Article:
United States Pacific Command

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United States Pacific Command
Active 1 January 1947-present
Country  United States of America
Type Unified Combatant Command
Headquarters Camp H.M. Smith, Hawai'i
Nickname(s) PACOM, USPACOM
Engagements Korean War, Vietnam War
Decorations Joint Meritorious Unit Award (9)175px
Commander Admiral Harry B. Harris Jr., USN
Deputy Commander Lieutenant General Anthony G. Crutchfield, USA
Chief of Staff Major General Eric P. Wendt, USA

United States Pacific Command (USPACOM) is a unified combatant command of the United States armed forces responsible for the Indo-Asia-Pacific region. It is the oldest and largest of the unified combatant commands. Its commander, the senior U.S. military officer in the Pacific, is responsible for military operations in an area which encompasses more than 100 million square miles, or roughly 50 percent of the Earth’s surface, stretching from the waters off the west coast of the United States to the western coastal boarder of India, from the Arctic to the Antarctic. The Commander reports to the President of the United States through the Secretary of Defense and is supported by Service component and subordinate unified commands, including U.S. Army Pacific, U.S. Pacific Fleet, U.S. Pacific Air Forces, U.S. Marine Forces Pacific, U.S. Forces Japan, U.S. Forces Korea, Special Operations Command Korea, and Special Operations Command Pacific. The USPACOM headquarters building, the Nimitz-MacArthur Pacific Command Center, is located on Camp H.M. Smith, Hawai’i.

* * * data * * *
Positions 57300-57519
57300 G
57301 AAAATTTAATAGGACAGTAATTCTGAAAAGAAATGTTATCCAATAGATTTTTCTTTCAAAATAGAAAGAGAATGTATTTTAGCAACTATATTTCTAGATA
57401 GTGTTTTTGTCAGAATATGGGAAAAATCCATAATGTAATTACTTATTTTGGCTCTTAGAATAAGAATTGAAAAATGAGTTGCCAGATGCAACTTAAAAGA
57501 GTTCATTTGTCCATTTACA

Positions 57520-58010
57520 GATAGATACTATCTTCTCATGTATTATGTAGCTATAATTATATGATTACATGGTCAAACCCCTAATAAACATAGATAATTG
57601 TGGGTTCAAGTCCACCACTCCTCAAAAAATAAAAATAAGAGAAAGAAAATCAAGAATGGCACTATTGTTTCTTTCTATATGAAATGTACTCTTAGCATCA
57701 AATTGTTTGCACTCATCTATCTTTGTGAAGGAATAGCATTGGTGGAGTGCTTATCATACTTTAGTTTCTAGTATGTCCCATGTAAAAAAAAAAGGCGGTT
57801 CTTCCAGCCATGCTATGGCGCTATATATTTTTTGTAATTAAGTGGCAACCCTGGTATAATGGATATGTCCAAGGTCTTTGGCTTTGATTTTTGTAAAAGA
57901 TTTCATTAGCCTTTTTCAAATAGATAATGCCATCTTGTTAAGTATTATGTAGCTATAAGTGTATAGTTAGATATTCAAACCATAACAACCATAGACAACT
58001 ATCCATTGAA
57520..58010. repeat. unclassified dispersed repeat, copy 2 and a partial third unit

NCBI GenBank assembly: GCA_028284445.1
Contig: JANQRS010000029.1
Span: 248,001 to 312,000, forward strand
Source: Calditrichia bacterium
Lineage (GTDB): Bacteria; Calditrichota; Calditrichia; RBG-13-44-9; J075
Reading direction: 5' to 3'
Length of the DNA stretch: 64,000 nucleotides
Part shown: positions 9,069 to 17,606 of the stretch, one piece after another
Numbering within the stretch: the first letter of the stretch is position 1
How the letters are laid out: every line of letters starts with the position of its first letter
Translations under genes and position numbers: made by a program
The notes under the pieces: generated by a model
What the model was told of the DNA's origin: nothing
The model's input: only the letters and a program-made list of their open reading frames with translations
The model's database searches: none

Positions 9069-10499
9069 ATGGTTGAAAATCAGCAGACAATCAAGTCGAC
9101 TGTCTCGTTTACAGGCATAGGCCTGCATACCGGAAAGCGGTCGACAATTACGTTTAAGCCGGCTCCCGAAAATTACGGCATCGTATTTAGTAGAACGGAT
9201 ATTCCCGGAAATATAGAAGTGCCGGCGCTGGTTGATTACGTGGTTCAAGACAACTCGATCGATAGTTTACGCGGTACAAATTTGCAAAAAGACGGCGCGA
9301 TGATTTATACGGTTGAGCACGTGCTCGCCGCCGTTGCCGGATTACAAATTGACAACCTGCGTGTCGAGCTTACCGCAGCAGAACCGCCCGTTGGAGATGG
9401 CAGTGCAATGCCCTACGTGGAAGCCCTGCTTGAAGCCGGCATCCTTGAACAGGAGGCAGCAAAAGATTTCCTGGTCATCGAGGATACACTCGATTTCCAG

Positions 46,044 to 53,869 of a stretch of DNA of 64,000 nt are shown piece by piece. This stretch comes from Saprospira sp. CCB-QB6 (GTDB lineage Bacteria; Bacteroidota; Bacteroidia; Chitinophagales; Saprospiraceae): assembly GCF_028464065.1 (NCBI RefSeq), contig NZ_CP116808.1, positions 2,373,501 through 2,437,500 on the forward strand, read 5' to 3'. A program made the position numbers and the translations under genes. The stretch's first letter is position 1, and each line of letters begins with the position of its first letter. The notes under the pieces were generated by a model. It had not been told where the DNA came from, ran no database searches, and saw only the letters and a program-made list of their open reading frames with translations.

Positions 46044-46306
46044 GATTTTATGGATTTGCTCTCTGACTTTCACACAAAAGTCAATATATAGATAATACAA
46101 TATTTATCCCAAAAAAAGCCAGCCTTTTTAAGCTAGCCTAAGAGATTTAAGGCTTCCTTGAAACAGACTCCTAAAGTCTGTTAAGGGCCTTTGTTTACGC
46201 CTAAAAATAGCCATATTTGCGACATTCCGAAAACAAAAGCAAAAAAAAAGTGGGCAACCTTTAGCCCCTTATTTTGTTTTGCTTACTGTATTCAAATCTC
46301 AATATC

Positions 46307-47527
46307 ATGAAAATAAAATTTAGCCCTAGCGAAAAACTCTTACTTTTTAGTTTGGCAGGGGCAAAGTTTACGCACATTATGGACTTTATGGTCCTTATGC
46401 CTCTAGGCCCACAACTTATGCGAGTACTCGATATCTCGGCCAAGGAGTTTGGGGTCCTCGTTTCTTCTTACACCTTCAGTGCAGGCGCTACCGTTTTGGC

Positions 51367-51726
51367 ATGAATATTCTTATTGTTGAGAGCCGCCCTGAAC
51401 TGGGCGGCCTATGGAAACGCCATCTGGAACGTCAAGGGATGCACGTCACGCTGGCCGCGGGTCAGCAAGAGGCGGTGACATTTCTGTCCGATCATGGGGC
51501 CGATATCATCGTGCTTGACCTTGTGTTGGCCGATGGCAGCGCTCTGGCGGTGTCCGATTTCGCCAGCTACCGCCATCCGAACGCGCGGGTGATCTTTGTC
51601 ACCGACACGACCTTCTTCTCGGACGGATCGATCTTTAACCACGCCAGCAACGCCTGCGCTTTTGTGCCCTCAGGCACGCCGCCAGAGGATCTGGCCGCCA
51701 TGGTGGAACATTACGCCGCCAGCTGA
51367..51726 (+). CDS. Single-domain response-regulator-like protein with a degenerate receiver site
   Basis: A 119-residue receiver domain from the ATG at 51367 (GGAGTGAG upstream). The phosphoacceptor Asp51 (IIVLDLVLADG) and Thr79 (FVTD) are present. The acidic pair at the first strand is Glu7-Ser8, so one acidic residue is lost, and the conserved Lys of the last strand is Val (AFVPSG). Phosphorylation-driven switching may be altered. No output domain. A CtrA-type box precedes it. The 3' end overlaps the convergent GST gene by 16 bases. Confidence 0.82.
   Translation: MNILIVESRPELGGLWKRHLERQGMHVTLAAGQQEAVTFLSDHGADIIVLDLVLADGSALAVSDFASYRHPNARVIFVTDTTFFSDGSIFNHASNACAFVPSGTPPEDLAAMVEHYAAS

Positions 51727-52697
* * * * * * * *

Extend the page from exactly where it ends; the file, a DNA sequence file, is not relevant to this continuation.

File:Commander's Area of Responsibility.pdf
USPACOM Area Of Responsibility in blue

"United States Pacific Command protects and defends, in concert with other U.S. Government agencies, the territory of the United States, its people, and its interests. With allies and partners, we will enhance stability in the Indo-Asia-Pacific region by promoting security cooperation, encouraging peaceful development, responding to contingencies, deterring aggression and, when necessary, fighting to win. This approach is based on partnership, presence and military readiness.

We recognize the global significance of the Indo-Asia-Pacific region and understand that challenges are best met together. Consequently, we will remain an engaged and trusted partner committed to preserving the security, stability, and freedom upon which enduring prosperity in the Indo-Asia-Pacific region depends. We will collaborate with the Services and other Combatant Commands to defend America's interests."[1]

Geographic Scope

USPACOM's geographic area of responsibility encompasses the Pacific Ocean from Antarctica at 92°W, north to 8°N, west to 112°W, northwest to 50°N/142°W, west to 170°E, north to 53°N, northeast to 62°30’N/175°W, north to 64°45’N/175°W, south along the Russian territorial waters to the People's Republic of China, Mongolia, the Democratic People's Republic of Korea, the Republic or Korea, and Japan; the countries of Southeast Asia and the southern Asian landmass to the western border of India; the Indian Ocean east and south of the line from the from the India/Pakistan coastal border west to 68°E, south along 68°E to Antarctica; Australia; New Zealand; Antarctica, and Hawai'i.

Force structure


No. Image Name Start of Term End of Term
1. 75px Admiral John H. Towers, USN 1 January 1947 28 February 1947
2. 75px Admiral Louis E. Denfeld, USN 28 February 1947 3 December 1947